Financial Crime Risks: Politically Exposed Persons

by Kerry Grass
TINZ Member with Delegated Authority

The Financial Action Task Force (FATF) sets international principles and recommendations for national laws linked to Anti-Money Laundering and Countering the Financing of Terrorism (AML/CFT).  

Under one of its 40 recommendations, the FATF expects AML/CFT laws to require financial institutions and other professional services to give special attention to business relationships with Politically Exposed Persons (PEPs). The broad definition of a PEP is an individual who is or has been entrusted with a prominent public function. This includes heads of government, senior politicians, senior judicial or military officials, senior executives of state-owned corporations and important political party officials. As those engaging in money laundering often seek to disguise their beneficial ownership, the FATF definition of a PEP includes a PEP’s family members and close associates.

What is the purpose of the PEP principle?

The mandatory rule for enhanced due diligence is to confirm that the PEP’s source of wealth and/or source of funds have legitimate origins.  

The requirement to conduct enhanced due diligence on relationships with foreign PEPs recognises that political corruption has a particularly devastating effect on development outcomes in some of the world’s poorest countries.  For these countries, a corrupt PEP can have a disproportionate impact on a country or region.

The domestic PEP rule recognises people in positions to influence government policy, decision making and spending are more susceptible to being targeted for bribery and corruption.

What are New Zealand’s AML/CFT laws concerning PEPs?

When FATF first introduced the PEP principle in 2003, the definition of a PEP was limited to “foreign PEPs”. It was not until 2012, that the FATF extended the PEP principle to include risks arising from ‘domestic PEPs’ and ‘persons of prominent positions in international corporations’.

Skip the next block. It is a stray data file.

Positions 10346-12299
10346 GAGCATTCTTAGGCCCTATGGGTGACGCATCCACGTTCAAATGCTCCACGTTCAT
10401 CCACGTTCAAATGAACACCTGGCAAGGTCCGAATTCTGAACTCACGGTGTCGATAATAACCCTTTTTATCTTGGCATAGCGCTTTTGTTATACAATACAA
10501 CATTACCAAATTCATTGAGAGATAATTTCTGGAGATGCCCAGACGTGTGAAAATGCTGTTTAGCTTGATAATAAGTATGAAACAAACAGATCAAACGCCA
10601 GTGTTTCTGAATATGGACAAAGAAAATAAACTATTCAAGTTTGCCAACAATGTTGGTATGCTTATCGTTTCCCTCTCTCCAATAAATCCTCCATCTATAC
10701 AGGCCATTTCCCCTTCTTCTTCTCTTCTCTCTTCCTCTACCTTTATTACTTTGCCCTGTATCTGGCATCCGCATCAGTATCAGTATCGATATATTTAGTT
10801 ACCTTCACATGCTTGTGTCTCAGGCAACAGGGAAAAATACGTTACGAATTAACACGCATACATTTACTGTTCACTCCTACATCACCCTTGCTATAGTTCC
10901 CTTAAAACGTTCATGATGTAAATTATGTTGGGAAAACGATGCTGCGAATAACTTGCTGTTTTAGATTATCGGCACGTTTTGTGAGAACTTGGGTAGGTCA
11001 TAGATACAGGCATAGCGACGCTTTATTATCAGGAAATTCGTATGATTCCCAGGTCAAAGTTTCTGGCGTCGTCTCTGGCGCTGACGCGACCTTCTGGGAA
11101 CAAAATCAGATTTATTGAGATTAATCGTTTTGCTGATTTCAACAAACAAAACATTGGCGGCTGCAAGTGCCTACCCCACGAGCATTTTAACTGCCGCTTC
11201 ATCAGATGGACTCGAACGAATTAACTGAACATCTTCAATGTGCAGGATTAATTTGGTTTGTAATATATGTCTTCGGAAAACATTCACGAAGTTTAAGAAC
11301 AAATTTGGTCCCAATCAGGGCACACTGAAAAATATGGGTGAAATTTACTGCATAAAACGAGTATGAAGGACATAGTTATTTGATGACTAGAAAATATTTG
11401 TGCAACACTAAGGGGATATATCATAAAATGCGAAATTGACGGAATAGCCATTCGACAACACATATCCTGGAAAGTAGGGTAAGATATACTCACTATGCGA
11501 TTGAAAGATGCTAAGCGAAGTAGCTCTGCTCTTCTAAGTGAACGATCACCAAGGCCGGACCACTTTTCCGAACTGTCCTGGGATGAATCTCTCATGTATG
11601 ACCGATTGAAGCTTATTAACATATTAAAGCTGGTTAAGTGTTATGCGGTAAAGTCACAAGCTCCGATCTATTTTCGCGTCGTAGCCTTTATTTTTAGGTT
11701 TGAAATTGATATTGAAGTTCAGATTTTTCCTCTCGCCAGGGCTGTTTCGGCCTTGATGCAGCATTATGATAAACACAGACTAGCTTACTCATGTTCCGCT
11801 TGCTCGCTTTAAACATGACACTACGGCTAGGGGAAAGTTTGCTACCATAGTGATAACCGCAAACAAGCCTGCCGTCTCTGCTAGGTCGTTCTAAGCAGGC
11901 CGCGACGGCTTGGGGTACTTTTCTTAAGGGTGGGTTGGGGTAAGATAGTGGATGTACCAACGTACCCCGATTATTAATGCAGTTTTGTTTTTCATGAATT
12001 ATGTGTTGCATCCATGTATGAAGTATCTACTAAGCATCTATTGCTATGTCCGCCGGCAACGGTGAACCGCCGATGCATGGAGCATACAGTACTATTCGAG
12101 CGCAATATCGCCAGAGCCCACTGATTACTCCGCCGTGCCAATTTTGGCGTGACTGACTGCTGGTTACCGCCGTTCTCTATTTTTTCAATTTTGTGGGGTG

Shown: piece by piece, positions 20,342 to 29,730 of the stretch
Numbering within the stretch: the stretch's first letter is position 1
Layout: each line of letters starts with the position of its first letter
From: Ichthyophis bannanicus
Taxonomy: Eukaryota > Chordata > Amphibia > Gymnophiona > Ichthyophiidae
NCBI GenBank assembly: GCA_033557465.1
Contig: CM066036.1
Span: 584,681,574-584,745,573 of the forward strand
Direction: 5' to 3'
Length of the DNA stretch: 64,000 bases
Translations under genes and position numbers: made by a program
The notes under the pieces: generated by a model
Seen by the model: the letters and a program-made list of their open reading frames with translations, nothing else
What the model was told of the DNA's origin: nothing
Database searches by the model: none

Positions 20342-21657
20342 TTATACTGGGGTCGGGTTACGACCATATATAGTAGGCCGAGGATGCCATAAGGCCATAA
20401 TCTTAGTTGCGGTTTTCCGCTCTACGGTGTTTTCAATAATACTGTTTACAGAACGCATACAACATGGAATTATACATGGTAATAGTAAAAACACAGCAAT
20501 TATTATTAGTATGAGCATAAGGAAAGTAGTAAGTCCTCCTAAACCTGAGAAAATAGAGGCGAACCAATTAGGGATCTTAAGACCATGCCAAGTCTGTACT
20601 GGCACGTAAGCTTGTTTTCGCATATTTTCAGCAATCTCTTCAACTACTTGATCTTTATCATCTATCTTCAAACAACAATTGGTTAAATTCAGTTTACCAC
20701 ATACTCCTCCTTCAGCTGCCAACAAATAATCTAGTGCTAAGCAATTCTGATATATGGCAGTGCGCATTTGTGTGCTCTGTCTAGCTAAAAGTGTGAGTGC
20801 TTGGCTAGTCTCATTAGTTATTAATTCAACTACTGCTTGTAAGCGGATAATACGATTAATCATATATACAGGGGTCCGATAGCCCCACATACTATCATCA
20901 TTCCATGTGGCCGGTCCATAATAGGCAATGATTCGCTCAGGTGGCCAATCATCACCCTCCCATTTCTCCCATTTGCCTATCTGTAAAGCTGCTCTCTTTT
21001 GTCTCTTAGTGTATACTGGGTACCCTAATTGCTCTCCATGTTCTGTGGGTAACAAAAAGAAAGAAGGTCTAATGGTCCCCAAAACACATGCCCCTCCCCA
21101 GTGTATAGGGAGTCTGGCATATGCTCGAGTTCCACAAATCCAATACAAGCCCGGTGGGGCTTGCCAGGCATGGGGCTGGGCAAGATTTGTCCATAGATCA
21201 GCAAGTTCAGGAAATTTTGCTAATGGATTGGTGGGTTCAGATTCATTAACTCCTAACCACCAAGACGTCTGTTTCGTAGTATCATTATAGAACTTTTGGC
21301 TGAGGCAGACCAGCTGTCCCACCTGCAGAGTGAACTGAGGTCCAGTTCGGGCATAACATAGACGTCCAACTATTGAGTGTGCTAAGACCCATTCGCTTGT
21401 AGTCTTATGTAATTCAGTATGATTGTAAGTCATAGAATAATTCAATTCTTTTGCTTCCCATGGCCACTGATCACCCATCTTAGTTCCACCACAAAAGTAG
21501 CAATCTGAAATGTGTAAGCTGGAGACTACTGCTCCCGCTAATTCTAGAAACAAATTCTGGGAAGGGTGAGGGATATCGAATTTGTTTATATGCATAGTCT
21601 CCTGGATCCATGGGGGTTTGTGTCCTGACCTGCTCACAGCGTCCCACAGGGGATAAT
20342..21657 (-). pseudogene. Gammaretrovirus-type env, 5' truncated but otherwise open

Though New Zealand’s current AML/CFT law captures foreign PEPs, the risks relating to domestic PEPs and heads of international corporations are not captured. Omitting to include the full extent of international standards lessens New Zealand’s ability to detect domestic political corruption. Nevertheless, as New Zealand’s AML/CFT laws are risk-based, businesses can voluntarily incorporate AML/CFT policies to capture financial crime risks arising from domestic PEPs and persons holding prominent positions in international corporations.

How to determine ‘real’ PEP risks?

Treating all public officials as having the same level of financial crime risk fails to recognise the specific and contextual risks of public official corruption.  AML/CFT policies should be able to distinguish the individual characteristics of a PEP that increase risks.

Real risks include:

  • A PEP from a country that has a reputation for weak law enforcement to prevent bribery and corruption;
  • A PEP with strong influence in directing government policy or managing public assets or funds;  
  • Government sectors where PEPs have higher ML/FT risk includesome text
    • (a) the defence industry
    • (b) the banking and finance sector
    • (c) government procurement
    • (d) public infrastructure
    • (e) health
    • (f)mining
    • (g) privatisation
  • Individuals holding prominent positions in reputable international corporations such as CEOs of listed companies.
  • Businesses with increased exposure to facilitating illegitimate PEP funds include those that cater tosome text
    • (a) high net-worth foreign clients
    • (b) trust and company service providers
    • (c) facilitation of international transfers
    • (d) dealing in precious metals and precious stones, or other luxurious goods
    • (e) dealing in luxurious transport vehicles such as cars, sports cars, ships, helicopters and planes.

Political corruption can affect a country’s economic performance by diverting public funds away from essential services including education, health, housing and law enforcement.  For these reasons, it is in the interest of all businesses to play their part in detecting and preventing domestic or international political corruption.

Kerry Grass

Kerry holds an International Diploma in Anti-Money Laundering and has 20+ years’ experience working in financial crime compliance, specialising in anti-money laundering and countering financing of terrorism.

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